used by him except when absolutely required ; neither were the three
doses of aloetic compound given as a general rule to every horse alike,
whether requiring them or not, which rule of three appears to run in
the heads of most grooms, as a cabalistic number to get hunters into
condition. The stables at Quom w^re cool, and a single rug con-
sidered by Whiteall as sufficient clothing. When returning from
hunting a bucket of gruel was given to each horse, and a little moist
hay, but no com until an hour after. We have been frequently
recommended by writers on stable management to bear in mind that
hunters are kept in an artificial state and therefore require artificial
treatment. If by the term artificial state is meant their eating hay
and oats during the winter months instead of grass, which in this
country as well as in some others ceases to grow at that time of the
year, horses have been used to this diet since the day when Noah
first entered the ark. Therefore, as use by long usage becomes
second nature, it is a long time ago that horses first commenced
living upon hay for an entire year, without any change of food. But
man since the Deluge has been living in just as much an artificial
state as the horse, and we know by experience that the more
luxuries he Indulges in the more physic he will require. By the
same rule, if a horse is over-crammed with a lot of oats and beans —
enveloped in half a dozen rugs, and every breath of air excluded from
his stable, his frame will be brought into a state bordering on fever.
Just make the addition of a few favourite nostrums of ignorant grooms,
delightfully called cordial and condition balls, generally containing
highly inflammatory ingredients, and you have the unfortunate
animal ready for the lancet or the knacker's knife.

The first great rule to be observed in the feeding of horses is to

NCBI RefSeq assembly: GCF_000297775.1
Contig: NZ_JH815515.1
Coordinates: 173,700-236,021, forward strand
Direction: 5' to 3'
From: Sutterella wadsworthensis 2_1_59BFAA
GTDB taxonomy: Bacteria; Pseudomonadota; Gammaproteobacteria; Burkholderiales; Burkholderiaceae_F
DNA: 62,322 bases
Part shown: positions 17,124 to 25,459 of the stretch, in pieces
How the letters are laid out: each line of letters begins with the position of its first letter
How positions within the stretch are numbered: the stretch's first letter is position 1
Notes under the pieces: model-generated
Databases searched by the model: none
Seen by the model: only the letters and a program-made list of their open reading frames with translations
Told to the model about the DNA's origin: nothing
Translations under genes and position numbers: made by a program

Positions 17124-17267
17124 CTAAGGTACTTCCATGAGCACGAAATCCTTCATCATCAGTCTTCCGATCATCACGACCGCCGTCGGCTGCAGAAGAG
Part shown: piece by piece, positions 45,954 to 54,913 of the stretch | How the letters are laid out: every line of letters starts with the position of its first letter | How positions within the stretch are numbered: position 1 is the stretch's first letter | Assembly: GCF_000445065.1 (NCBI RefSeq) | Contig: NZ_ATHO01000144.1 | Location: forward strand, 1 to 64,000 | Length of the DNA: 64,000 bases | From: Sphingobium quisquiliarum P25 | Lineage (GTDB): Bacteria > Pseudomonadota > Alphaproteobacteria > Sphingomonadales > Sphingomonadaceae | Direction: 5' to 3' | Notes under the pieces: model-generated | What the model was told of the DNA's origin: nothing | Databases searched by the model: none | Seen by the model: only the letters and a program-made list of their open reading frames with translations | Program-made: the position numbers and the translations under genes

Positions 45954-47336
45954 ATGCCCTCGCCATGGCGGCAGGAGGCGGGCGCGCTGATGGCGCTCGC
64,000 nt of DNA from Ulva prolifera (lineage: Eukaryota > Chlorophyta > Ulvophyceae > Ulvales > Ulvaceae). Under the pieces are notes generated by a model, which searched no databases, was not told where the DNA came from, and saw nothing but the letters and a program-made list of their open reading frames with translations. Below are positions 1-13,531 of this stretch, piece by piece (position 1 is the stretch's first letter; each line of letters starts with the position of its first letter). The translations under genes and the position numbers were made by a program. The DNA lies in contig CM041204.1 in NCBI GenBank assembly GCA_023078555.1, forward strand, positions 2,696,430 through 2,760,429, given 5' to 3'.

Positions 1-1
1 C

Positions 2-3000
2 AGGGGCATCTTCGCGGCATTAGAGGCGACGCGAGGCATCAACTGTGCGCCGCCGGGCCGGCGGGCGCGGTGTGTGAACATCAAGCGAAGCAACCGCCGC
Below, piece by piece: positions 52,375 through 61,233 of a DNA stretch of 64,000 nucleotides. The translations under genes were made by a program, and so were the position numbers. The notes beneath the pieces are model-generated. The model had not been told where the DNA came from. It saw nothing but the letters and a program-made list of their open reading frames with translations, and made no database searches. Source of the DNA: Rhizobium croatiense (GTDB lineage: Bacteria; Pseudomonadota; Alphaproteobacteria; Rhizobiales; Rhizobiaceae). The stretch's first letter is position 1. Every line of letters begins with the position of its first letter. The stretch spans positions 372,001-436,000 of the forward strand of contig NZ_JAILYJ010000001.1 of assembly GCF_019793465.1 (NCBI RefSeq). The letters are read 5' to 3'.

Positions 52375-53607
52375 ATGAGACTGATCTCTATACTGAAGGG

regulate their diet by their work. The process of training, or, as it

Digitized by



is commonly called, getting them into condition, must bs gradual.
Every groom with an ounce of common sense ought to knoMr this,
and that the allowance of corn should be increased as his work
increases, instead of the four or five feeds of oats per diem with beans
being crammed into him at the commencement. Exercise also
should be gradual — 6rst walking only, then trotting, and last of all
cantering. I think it was one of Nimrod's maxims that as the pace
of the hunter is now the pace of the race-horse, the preparation
should be the same, -or he has not justice done him, adding, ^ that it
* took twelve months to bring a racer to the starting post.* This
would imply that a hunter should be kept in training all the year
round, from which and several other doctrines of his, regarding horses
and hounds, I have always dissented since the first publication of his
letters, as contrary to general practice and common sense. A hunter
which does not come up as fat as a bullock from grass, may by
proper treatment be got into very feir condition, sufficient to com-
mence hunting within three months. Walk him one month as a
preparatory step, and walk him only on plain ground first, then up
and down hill, gradually extending the time and distances ; and by
this moderate exercise his sinews will acquire their usual elasticity,
his lungs resume their respiratory functions, under pressure from
without; and his heart, reins, and stomach be relieved of any obese
pressure within by a couple of doses of physic. The next month
may be devoted to trotting and walking, and the third to all three
paces, by which time he will be fit to go with hounds.

The treatment of hunters in the stable, as to their diet, should
be plain and rational. Their dwelling-place well ventilated, only
moderately warm, and their clothing a single rug in winter or a linen
sheet in summer. During the training or preparatory months, our
hunters were turned out early in the morning for an hour's exercise,
during which the doors and windows of the stables were thrown
open ; the litter shaken well up, all the soiled straw removed, and
the stalls or boxes thoroughly brushed out. The same process was
repeated in the afternoon, when the horses again went out for their
exercise. Without great attention to the cleanliness and ventilation
of the stable, it is unreasonable to expect health in the horse, and
this as well as his eyesight becomes seriously aflected by the ammonia
arising from foul litter. Disinfectants have been recommeoded to
obviate this evil, such as a thin layer of gypsum, or peat charcoal
under the straw, muriatic acid, and other things ; but prevention by
cleanliness is far better than to substitute an excuse for idleness*

Except in cutaneous eruptions, generally produced by over-feeding,
I am no advocate for alteratives, m place of which carrots may be
used with great advantage, which act slightly both upon the bowels